Finally, AI may well have a powerful place in consciousness and AI realization. Many people believe AI would be best done using adaptive analog neurons. Until today I was one of them. However, I am starting to doubt that, and this looking again at analog has made me realize a bit more about consciousness techniques, so I will divert from this piece forthwith to write more on conscious computing.

Advertisements

3 responses to “The future of digital

  1. Ian,
    I wrote about this some time ago. The responses are interesting! See http://www.bcs.org/content/conBlogPost/1882 I’ve thought about updating my piece and found yours.. Thanks

    Like

    • Yes, comment 10 by Allen Dyer is the problem that has always troubled me with consciousness. I always said that consciousness can’t be achieved by a digital computer, but what I really meant was that it can’t be achieved by a stored program computer, or a Turing machine, and now I am wondering whether even that is true. As Dyer rightly says, a molecule or a sound wave either triggers or doesn’t trigger a receptor, so even what we think of as analog sensing results from accumulating very many individual digital events. The again, everything is ultimately governed by quantum effects, so eventually going that path we just end up in semantics of what analog means. A neuron firing is a digital event, but does that mean consciousness is digital? No more than mass is digital because matter is made of atoms. The words too easily become a bog that prevents insight, what is more important is picking out the nature underlying them. If consciousness truly can be reduced to counting and complicated sums, then we could build a mechanical computer that is conscious.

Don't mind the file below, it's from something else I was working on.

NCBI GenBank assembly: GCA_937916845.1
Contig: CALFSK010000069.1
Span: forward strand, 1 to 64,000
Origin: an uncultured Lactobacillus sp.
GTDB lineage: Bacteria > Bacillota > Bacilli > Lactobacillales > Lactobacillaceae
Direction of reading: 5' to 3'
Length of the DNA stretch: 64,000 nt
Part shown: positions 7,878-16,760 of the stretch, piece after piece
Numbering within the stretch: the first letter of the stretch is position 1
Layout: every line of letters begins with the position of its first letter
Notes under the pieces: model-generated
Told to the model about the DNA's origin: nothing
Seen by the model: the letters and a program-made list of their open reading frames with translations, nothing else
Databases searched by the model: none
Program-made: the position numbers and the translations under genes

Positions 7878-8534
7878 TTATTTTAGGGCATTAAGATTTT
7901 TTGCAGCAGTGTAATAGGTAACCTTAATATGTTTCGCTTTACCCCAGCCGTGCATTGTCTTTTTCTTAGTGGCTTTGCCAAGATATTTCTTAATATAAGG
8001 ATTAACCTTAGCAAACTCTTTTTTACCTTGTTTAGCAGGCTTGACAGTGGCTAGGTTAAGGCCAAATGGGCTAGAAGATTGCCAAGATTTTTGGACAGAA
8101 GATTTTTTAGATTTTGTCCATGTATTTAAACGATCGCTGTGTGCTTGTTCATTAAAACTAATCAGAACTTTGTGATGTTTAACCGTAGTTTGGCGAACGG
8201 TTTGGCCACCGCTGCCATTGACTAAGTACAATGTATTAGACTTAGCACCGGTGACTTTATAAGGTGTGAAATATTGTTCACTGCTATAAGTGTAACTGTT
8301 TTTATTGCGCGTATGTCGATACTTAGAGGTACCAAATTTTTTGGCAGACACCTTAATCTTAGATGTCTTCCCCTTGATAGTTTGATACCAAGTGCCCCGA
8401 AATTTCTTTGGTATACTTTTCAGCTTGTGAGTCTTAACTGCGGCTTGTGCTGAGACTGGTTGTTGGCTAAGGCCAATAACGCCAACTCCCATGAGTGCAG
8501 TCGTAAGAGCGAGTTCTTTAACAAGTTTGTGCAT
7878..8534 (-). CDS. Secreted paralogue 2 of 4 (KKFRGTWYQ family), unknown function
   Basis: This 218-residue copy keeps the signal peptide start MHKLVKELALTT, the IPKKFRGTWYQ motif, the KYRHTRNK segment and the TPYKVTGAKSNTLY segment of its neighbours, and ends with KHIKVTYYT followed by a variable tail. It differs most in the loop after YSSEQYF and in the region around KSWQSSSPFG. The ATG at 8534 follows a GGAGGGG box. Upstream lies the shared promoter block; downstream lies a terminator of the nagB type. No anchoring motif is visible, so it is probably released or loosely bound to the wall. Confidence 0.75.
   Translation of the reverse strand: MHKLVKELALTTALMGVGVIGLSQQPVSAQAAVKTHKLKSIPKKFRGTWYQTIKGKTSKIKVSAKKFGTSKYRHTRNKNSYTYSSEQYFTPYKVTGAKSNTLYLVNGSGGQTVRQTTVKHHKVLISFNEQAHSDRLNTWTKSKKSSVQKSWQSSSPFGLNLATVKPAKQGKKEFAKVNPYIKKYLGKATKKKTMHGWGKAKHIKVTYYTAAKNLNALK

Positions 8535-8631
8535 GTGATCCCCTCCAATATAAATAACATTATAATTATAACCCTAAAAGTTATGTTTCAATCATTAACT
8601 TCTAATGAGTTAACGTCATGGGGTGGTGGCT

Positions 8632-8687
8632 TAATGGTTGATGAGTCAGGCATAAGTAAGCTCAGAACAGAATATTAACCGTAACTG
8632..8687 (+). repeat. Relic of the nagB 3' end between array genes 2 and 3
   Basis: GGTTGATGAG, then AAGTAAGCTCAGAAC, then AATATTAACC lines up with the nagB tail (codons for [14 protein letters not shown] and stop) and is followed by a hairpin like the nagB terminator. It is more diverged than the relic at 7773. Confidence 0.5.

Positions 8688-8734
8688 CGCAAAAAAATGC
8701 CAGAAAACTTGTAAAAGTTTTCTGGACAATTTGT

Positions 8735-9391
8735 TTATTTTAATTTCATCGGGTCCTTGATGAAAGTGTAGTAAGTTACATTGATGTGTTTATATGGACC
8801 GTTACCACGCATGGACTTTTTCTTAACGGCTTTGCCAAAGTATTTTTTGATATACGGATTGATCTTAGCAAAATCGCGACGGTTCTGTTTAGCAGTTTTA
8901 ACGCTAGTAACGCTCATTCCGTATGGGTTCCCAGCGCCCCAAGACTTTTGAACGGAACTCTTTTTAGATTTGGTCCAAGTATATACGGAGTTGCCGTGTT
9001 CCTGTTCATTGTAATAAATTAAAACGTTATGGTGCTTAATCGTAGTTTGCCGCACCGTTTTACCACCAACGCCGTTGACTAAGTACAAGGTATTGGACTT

Like

  2. That it is indeed amazing Ian. Really thougtfull. I am looking forward to read more about your views on consious computers. Interesting article about that Ai beat human in IQ-test as YOU predicted:-! Some people says you will fail on your predictions- I dont Think so. You are amazing Right. I am looking forward to your Other predictions – a little scary too. We are indeed living in a fantastic accelerating time.

    Regards
    Harald- The Danish

    Like

Leave a Reply

Fill in your details below or click an icon to log in:

WordPress.com Logo

You are commenting using your WordPress.com account. Log Out / Change )

Twitter picture

You are commenting using your Twitter account. Log Out / Change )

Facebook photo

You are commenting using your Facebook account. Log Out / Change )

Google+ photo

You are commenting using your Google+ account. Log Out / Change )

Connecting to %s